George Osborne has warned that he would be forced to introduce an emergency Budget with tax hikes and spending cuts if the UK votes to leave the European Union – prompting pro-Brexit Conservative MPs to say they would block such a move.
The chancellor argued the Treasury would be forced to unveil a Budget after the vote on 23 June, in order to make up for a £30bn "black hole" created by leaving the EU, with the figure comprised of £15bn of tax rises and £15bn of spending cuts.
Osborne will appear alongside Labour's Alistair Darling on Wednesday, with the former chancellor set to claim he is more worried about Britain’s finances if the country pulls out of the EU than he was at the time of the financial crash in 2008. Possible tax rises Osborne will outline include a 2p rise on the basic rate of income tax and a 3p in the higher rate, as well as raising inheritance tax by 5p.
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The current and former chancellors will say spending on police, transport and local government could take a 5% cut, while another 5% rise on alcohol and fuel duties could be introduced.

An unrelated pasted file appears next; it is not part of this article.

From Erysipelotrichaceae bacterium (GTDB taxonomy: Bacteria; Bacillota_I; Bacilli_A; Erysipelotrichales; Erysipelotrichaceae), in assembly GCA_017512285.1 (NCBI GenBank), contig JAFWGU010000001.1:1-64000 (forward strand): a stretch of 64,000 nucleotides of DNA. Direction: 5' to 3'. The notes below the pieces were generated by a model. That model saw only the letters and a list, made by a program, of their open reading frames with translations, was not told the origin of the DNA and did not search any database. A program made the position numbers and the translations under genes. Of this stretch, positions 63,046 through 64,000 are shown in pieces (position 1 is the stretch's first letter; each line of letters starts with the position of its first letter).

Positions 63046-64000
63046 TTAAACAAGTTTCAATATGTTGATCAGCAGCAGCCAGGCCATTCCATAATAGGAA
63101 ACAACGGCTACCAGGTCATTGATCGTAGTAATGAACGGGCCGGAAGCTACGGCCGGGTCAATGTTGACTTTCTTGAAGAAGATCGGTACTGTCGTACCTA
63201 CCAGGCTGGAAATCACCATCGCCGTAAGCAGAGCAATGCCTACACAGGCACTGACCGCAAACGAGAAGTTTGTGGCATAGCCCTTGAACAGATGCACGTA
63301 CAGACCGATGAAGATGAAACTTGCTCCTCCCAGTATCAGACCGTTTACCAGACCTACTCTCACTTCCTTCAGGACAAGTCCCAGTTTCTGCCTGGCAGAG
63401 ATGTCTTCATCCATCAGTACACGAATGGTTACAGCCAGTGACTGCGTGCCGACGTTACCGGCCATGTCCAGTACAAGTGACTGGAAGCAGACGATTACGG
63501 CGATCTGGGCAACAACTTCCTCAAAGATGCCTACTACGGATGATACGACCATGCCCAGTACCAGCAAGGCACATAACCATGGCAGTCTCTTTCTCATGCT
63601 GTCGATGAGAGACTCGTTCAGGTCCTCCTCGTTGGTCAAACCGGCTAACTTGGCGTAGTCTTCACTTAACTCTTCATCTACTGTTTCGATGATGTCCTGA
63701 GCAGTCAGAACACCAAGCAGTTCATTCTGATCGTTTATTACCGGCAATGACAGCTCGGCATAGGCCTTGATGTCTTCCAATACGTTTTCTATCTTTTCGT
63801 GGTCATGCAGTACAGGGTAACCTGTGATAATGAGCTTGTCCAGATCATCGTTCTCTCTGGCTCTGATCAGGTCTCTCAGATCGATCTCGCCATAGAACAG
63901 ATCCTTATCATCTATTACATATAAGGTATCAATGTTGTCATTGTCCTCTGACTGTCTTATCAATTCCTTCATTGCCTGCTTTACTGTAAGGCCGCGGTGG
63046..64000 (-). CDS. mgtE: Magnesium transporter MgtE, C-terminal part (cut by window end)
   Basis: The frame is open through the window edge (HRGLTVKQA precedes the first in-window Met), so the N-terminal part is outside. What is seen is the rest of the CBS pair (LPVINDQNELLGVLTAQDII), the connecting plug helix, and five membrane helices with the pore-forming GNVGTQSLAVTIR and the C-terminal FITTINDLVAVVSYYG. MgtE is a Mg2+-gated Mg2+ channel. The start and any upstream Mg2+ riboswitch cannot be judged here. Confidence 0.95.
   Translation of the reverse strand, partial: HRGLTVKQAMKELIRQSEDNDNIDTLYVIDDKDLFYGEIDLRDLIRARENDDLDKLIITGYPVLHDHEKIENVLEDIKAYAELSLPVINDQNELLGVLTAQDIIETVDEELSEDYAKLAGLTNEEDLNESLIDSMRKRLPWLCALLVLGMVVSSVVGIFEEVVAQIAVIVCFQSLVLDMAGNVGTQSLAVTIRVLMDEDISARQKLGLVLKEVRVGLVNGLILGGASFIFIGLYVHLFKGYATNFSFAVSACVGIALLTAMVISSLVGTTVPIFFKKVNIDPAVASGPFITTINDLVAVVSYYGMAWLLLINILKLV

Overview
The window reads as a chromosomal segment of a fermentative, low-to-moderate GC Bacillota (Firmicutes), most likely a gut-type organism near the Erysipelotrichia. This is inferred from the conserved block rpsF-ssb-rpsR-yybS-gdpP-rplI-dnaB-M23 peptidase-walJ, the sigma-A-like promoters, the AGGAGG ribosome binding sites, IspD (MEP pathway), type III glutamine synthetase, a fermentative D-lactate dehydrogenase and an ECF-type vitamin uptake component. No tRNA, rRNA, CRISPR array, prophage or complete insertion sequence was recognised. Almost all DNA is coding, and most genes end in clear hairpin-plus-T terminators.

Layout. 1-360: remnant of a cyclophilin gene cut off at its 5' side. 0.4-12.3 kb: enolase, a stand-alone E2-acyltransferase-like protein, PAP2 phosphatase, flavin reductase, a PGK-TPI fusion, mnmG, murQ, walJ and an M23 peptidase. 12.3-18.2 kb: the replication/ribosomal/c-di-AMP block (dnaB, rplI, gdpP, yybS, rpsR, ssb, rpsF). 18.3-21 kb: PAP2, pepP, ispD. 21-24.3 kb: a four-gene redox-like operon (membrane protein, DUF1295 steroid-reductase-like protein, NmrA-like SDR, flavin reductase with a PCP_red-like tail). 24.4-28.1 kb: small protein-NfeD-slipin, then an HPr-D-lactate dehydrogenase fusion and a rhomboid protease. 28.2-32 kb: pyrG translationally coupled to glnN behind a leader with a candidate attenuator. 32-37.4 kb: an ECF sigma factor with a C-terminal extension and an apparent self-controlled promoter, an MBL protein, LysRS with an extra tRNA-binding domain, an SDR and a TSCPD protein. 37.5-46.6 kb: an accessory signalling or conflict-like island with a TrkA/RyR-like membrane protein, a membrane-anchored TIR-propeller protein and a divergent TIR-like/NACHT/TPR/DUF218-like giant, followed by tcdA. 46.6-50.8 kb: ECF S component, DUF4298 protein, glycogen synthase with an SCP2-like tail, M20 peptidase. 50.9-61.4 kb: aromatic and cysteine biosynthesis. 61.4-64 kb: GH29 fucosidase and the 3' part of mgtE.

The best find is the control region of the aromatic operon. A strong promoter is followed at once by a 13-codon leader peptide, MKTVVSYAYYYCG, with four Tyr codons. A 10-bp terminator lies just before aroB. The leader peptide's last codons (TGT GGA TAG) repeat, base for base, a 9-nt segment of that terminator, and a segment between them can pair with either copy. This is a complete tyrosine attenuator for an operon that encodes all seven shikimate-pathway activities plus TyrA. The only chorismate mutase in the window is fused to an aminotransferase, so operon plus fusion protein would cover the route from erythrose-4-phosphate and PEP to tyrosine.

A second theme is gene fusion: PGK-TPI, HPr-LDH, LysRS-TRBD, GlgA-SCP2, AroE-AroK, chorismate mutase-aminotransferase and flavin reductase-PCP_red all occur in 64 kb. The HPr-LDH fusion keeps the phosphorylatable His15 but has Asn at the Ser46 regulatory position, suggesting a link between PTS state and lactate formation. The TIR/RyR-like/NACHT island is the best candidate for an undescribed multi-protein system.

They will also say the ring-fenced NHS budget could be "slashed", and raise the prospect of fresh cuts to education and defence spending. To substantiate their claims, the politicians will cite research by the Institute for Fiscal Studies that warned leaving the EU could lead to an extra two years of austerity.
But 57 Conservative MPs, including former Cabinet ministers Iain Duncan Smith and Owen Paterson, have already put their name to a letter condemning the chancellor for threatening to renege on Tory manifesto commitments on the public finances.
They said in a statement: "We do not believe that he would find it possible to get support in parliament for these proposals to cut the NHS, our police forces and our schools.
"If the chancellor is serious then we cannot possibly allow this to go ahead. It would be unnecessary, wrong and a rejection of the platform on which we all stood.
"If he were to proceed with these proposals, the chancellor's position would become untenable. This is a blatant attempt to talk down the market and the country. The chancellor risks doing damage to the British economy in his bid to win this political campaign."
Speaking on the Today programme after the letter emerged, Osborne defended his warning of spending cuts and tax rises, saying Brexit would bring with it "chaos" in the UK's public finances.
"Let’s be clear, no Conservative wants to raise taxes, least of all me. But equally Conservatives understand and indeed I suspect many Labour politicians understand, that you cannot have chaos in your public finances," he said.
"You have to deal with the hole that would emerge if we quit the EU and we would have to take the necessary measures."
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